"Ma'am, in town we saw—" He stopped to cough a little, and put a hand on his hip. "What we saw was a ball of fire heading right for this place."
"Is that right? A ball of fire?"
"Yes, ma'am." His cheeks reddened. "It was green."
"I haven't seen anything like that around here." It was getting darker by the second, and she hoped it was dark enough that they couldn't see the hole in the roof.
The sheriff swallowed, then said, "We'll still take a look around just to make sure nothing's out of place." He signaled that his men should fan out around the house.
"When was anything ever out of place around here?"
"We'll take a look all the same."
She thought she might vote for him after all.
As the men disappeared, Ernest remained and approached the porch steps. "How've you been, Odie?" he asked, glancing at Virgil as he passed. Ernest was pale, too pale, and with a twinge she realized that it was on her account.
"I've been well," she said. After eleven months, those words were inadequate like an apple pie lacking cinnamon.
Tom Woehlk, one of the deputies, reappeared. "I smelled something burning at the side of the house, Virg."
All three pairs of eyes turned and blinked at her.
"One of the electrical outlets sparked." She was ashamed of how easily the lie parted her lips. "Shorted out my radio."
"Nothing serious, I hope," Virgil said.
"Just a spark."
The rest of the brigade returned to the front yard, each giving Virgil a nod upon his return. Barely hiding his disappointment, the sheriff cleared his throat and apologized for bothering her, and she thanked him for his concern.
Ernest watched each of the men as they reassembled, his thumb tracing the ring that held his keys. As they turned back to their vehicles, he stepped closer to the porch, but he glanced over his shoulder at Virgil and swallowed whatever it was that he had wanted to say.
The men piled into their automobiles, but she waited until the taillights of Ernest's Studebaker were as small as pinholes before she went indoors.
In her bedroom, she opened the closet door, and knelt down on one knee. She stretched to the back and pulled out an old hatbox burned yellow with age. Sitting on her creaking single bed, she slid off the lid and extracted the warm rock, holding it in her right hand. It was silly to hide it, but her mother would have done the same.
The thought of her mother compelled Odile to look at what else was in the hatbox folded in the tissue. She lifted the paper with her left hand and ran her fingers over the revealed textures of brocades, taffeta, and charmeuse. There was the faint scent of lavender water, the only scent her mother had allowed her to wear, and that was only because it had medicinal uses, too.
When Odile was sixteen, she sewed together silk and satin into a beautiful frock of rich browns, greens, and greys with creamy lace cuffs, all from the scraps of the dresses her mother made for the fine ladies of Pierre. In that robe Odile had felt like a movie star, a beauty worthy of Ernest's attention. Her mother called Odile's handiwork an "atrocity of extravagance" and forbid her to wear it. Even during the war's ‘make-do' campaign when patchwork was patriotic, Odile was only allowed her old cotton dresses. So Odile had wrapped the frock in tissue and placed it in a box at the back of her closet, where she had all but forgotten it. Seeing it now, she allowed herself to smile as recollections surfaced.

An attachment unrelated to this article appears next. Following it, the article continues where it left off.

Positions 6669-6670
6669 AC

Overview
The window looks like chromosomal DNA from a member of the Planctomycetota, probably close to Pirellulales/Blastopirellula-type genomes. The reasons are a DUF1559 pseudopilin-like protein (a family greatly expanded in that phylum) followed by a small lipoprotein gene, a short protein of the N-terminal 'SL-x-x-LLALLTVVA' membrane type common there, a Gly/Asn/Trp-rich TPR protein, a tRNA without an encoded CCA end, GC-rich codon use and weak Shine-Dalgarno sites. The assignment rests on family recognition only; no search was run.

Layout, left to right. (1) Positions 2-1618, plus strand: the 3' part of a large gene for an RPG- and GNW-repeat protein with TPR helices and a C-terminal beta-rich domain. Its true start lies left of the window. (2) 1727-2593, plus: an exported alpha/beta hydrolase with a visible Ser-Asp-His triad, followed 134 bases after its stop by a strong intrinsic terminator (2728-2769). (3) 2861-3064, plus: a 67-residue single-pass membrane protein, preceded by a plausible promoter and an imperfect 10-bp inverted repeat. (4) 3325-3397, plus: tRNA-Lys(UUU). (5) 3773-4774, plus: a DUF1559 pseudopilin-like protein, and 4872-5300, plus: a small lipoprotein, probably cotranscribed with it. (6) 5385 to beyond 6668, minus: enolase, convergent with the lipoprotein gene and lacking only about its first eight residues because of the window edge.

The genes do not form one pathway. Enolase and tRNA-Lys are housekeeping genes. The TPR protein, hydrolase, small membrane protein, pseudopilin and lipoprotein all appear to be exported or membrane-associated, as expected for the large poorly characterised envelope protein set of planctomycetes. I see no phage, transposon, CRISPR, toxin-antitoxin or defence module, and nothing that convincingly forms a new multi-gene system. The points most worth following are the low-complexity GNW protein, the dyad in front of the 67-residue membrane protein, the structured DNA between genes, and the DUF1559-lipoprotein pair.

That summer when she was sixteen, there had been a handful of clandestine Sunday drives out toward Hennessey's Pond. Each time they headed down the dusty road, Ernest smiled like the cat that had caught the canary, barely able to speak he was so pleased. Odile remembered smiling, too, while the wind dragged its fingers through her hair. One night she came home without the red satin ribbon that tied back her hair and figured that it had been tossed by the wind to the side. At school the next Monday, Ernest had been playing with his key ring, twirling it around his finger at the start of class. The flash of red caught her attention; her ribbon had been wound around the ring. Ernest winked at her, and she was glad that he had something of hers.
The weight of the rock in her palm pushed aside nostalgic thoughts. She didn't know what to do with the thing. It looked ordinary like she could just chuck it into the yard and no one would be the wiser. She could toss it, but she liked the feeling of having a secret, so instead she enfolded the fallen rock in a few lace-trimmed handkerchiefs, hung the frock in the closet to air out, and went to the kitchen for a glass of cool milk before bed.
The next morning, after an uneasy sleep, Odile woke to a low rumbling. Her eyes opened and blinked against the light. She reached for the clock and held it in front of her eyes. It was past nine; she had overslept and was missing the Sunday service. She got out of bed, went to the west window, and raised the shade to investigate the commotion.